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Predicting non-native seaweeds global distributions: The importance of tuning individual algorithms in ensembles to obtain biologically meaningful results

Abstract: Modelling non-native marine species distributions is still a challenging activity. This study aims to predict the global distribution of five widespread introduced seaweed species by focusing on two mains aspects of the ensemble modeling process: (1) Does the enforcement of less complex models (in terms of number of predictors) help in obtaining better predictions? (2) What are the implications of tuning the configuration of individual algorithms in terms of ecological realism? Regarding the first aspect, two datasets with different number of predictors were created. Regarding the second aspect, four algorithms and three configurations were tested. Models were evaluated using common evaluation metrics (AUC, TSS, Boyce index and TSS-derived sensitivity) and ecological realism. Finally, a stepwise procedure for model selection was applied to build the ensembles. Models trained with the large predictor dataset generally performed better than models trained with the reduced dataset, but with some exceptions. Regarding algorithms and configurations, Random Forest (RF) and Generalized Boosting Models (GBM) scored the highest metric values in average, even though, RF response curves were the most unrealistic and non-smooth and GBM showed overfitting for some species. Generalized Linear Models (GLM) and MAXENT, despite their lower scores, fitted smoother curves (especially at intermediate complexity levels). Reliable and biologically meaningful predictions were achieved. Inspecting the number of predictors to include in final ensembles and the selection of algorithms and its complexity have been demonstrated to be crucial for this purpose. Additionally, we highlight the importance of combining quantitative (based on multiple evaluation metrics) and qualitative (based on ecological realism) methods for selecting optimal configurations.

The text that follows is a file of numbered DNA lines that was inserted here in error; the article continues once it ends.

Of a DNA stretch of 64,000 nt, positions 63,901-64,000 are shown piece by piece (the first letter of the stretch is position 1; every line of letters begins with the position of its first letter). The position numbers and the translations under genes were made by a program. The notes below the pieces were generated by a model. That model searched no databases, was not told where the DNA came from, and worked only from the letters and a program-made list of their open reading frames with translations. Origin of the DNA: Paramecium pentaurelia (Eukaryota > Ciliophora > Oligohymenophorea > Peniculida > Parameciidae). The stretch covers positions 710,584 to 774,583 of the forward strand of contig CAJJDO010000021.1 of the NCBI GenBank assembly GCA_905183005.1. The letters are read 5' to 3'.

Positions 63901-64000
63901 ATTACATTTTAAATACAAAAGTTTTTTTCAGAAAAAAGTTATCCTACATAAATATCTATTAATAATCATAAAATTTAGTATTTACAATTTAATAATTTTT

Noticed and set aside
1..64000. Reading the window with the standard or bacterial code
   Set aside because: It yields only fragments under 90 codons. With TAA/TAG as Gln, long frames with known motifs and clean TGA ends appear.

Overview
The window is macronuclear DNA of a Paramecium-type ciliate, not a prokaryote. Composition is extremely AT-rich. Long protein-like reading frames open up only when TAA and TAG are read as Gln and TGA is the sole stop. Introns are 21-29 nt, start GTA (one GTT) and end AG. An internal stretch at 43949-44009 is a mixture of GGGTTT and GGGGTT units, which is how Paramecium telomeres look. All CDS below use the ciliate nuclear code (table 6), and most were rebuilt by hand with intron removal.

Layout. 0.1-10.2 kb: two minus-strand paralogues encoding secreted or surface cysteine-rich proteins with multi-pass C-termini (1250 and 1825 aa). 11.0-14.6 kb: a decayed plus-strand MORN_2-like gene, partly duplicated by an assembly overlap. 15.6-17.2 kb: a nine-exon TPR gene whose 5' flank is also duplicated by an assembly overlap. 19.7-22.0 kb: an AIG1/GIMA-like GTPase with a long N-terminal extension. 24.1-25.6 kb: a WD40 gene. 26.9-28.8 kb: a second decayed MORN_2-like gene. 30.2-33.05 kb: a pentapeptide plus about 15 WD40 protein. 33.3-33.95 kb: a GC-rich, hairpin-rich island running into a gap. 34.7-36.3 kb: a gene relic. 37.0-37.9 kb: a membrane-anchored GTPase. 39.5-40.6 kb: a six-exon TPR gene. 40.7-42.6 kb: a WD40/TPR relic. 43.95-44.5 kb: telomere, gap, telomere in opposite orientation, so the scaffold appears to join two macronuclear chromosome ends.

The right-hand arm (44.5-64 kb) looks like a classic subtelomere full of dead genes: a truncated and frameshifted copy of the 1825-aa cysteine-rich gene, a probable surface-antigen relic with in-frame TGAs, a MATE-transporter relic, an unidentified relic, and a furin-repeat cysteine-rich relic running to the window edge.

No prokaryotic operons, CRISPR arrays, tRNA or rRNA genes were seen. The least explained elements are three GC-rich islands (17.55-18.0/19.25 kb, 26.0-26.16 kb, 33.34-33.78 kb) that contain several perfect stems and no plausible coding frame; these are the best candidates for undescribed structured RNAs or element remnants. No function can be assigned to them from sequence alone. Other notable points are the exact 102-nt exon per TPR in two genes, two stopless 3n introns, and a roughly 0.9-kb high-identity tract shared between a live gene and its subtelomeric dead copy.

Fuente: Frontiers in Marine Science 2022,9,1009808

Editorial: Frontiers Media

 Fecha de publicación: 18/11/2022

Nº de páginas: 16

Tipo de publicación: Artículo de Revista

 DOI: 10.3389/fmars.2022.1009808

ISSN: 2296-7745

Proyecto español: PID2019-105503RB-I00